A combination of D7, which did not disclose features (1) to (4) and (12) and (13), with D9 which did not disclose features (10) to (13) would not lead to the subject-matter of claim 1. In particular, D9 did not disclose a driver responsive to a controller and a sensor i.e. feature (12), which feature should be understood in the light of claims 2 and 7.
D9 did not disclose a sequential gas supply either. Paragraph 12 of D9 indicated that the minimum supply values for the gas were stored in the memory. The gas was therefore not supplied sequentially during normal operation of the burners but at most during calibration.
Finally, a person skilled in the art could have implemented a pulse sequencing supply of gas in a cooktop control as disclosed in D7 or D9, but the question remained as to why they would do so.
Reasons for the Decision
1. The appeal is admissible.
2. Novelty (Article 54 EPC)
2.1 D7 was considered by the appellant as anticipating the granted claim 1. It discloses:
(1) A control for a cooking appliance (see page 1, lines 111 to 124)
(2) having at least one gas burner 1.
(3) The gas burner has at least one port (implicit).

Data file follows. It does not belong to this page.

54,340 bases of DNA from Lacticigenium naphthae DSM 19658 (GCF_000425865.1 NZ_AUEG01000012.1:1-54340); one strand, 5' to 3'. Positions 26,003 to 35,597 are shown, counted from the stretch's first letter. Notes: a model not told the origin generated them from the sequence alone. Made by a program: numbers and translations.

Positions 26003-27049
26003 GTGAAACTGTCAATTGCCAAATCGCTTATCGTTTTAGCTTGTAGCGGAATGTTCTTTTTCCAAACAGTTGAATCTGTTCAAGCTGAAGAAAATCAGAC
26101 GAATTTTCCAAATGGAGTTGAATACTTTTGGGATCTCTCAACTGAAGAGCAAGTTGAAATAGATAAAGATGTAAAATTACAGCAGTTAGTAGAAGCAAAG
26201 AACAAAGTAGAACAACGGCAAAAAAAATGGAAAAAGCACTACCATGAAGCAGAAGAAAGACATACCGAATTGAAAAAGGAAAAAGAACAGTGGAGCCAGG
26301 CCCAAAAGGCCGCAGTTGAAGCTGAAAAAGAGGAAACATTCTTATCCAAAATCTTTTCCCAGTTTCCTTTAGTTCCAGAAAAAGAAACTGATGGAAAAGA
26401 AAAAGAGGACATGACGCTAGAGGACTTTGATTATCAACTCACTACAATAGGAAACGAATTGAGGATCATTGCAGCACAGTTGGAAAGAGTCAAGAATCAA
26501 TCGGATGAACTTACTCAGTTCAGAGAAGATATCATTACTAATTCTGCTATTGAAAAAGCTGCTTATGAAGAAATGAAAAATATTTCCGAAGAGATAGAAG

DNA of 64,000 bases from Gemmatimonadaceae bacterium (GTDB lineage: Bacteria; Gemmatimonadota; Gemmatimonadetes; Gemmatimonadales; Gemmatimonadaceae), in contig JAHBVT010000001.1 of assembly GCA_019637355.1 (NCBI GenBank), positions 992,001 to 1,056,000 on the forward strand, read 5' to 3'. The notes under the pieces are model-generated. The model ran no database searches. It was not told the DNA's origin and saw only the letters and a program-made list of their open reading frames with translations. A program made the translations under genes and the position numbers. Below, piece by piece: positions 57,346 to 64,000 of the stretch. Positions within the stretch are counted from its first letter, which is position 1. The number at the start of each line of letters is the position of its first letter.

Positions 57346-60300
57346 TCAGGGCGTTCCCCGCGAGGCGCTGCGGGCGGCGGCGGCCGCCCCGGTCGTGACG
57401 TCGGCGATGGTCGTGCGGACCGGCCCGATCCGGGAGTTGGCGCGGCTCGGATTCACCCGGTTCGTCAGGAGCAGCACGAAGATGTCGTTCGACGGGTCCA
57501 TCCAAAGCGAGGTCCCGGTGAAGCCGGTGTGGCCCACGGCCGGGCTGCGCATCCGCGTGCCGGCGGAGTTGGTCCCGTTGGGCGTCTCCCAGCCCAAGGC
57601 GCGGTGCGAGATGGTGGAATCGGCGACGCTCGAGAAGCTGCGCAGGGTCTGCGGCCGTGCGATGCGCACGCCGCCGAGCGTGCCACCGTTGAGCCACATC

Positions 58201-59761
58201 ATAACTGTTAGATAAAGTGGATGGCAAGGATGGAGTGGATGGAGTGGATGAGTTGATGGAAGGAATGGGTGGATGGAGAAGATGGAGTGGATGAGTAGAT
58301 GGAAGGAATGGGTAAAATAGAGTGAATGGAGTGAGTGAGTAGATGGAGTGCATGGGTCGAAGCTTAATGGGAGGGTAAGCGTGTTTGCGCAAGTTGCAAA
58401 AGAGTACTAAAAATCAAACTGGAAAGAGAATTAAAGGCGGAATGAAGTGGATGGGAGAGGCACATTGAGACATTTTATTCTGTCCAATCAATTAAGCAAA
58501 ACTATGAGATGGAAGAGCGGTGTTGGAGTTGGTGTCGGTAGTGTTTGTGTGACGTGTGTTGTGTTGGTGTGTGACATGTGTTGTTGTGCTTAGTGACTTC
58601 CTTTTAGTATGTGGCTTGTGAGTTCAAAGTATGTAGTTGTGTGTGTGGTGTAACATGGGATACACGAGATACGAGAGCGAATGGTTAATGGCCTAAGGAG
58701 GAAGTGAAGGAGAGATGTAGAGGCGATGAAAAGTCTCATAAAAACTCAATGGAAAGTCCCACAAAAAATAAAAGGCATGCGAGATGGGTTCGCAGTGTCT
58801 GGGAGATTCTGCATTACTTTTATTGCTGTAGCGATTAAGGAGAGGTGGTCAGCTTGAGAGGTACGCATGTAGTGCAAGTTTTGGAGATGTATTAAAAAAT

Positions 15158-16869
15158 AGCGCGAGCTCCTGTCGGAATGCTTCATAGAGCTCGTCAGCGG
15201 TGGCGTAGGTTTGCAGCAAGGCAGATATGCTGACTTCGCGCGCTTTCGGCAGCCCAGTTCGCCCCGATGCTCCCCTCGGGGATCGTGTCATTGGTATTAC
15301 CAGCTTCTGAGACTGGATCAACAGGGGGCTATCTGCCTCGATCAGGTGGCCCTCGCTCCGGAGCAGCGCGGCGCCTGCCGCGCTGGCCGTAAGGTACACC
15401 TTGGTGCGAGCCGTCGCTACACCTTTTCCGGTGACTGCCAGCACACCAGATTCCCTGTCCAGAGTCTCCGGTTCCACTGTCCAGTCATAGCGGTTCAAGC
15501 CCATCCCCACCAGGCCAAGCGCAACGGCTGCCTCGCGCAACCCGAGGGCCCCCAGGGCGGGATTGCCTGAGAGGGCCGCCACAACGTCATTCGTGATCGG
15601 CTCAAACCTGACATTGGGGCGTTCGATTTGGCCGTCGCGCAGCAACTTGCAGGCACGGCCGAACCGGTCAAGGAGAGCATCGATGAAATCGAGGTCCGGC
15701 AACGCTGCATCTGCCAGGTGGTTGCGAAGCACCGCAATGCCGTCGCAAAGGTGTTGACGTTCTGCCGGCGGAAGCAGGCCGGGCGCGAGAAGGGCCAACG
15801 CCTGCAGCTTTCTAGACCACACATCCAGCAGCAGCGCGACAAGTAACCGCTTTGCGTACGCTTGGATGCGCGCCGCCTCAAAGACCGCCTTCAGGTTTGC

(4) The cooking appliance has at least one ignitor 12 adjacent to at least one port of the burner 1;
(5) and a control (the whole circuit shown in the figure) for delivering gas to the at least one burner port and igniting the gas at the burner port.
(6) The control comprises a valve 3 and a responsive element (see the interior of the valve in document GB 2 001 747 A cited in D7 at page 1, lines 127 and 128 and on file as D3) in said valve 3 for controlling gas flow through a passageway coupled in fluid communication with said at least one port.
(7) The control comprises an ignition module 13 for generating a drive signal to the at least one ignitor 12 (see page 2, lines 7 to 12).
(8) The control comprises an electronic controller (clock 16 and circuit 23 together with relay 24) interfacing with said ignition module 13 and coupled to a driver (coils 10 and 11) for actuating said responsive element (see page 2, lines 77 to 83).
(9) The driver 10, 11 enables said responsive element to default to a status that closes said passageway (when relay 24 is not energised, contact 24a is in the OFF position and coil 10 not energised whereby it enables the responsive element to close said passageway inside the valve 3).
(10) Said driver 10, 11 comprises a pick-up actuator 10 that enables said responsive element to initiate an open position status that opens said passageway, and a holding actuator 11 that enables said responsive element to maintain an open position status (see page 3, lines 59 to 69).
(11) The control comprises a sensor 14 for detecting the presence of flame at said burner port and coupled to said holding actuator 11 and said electronic controller 16, 24.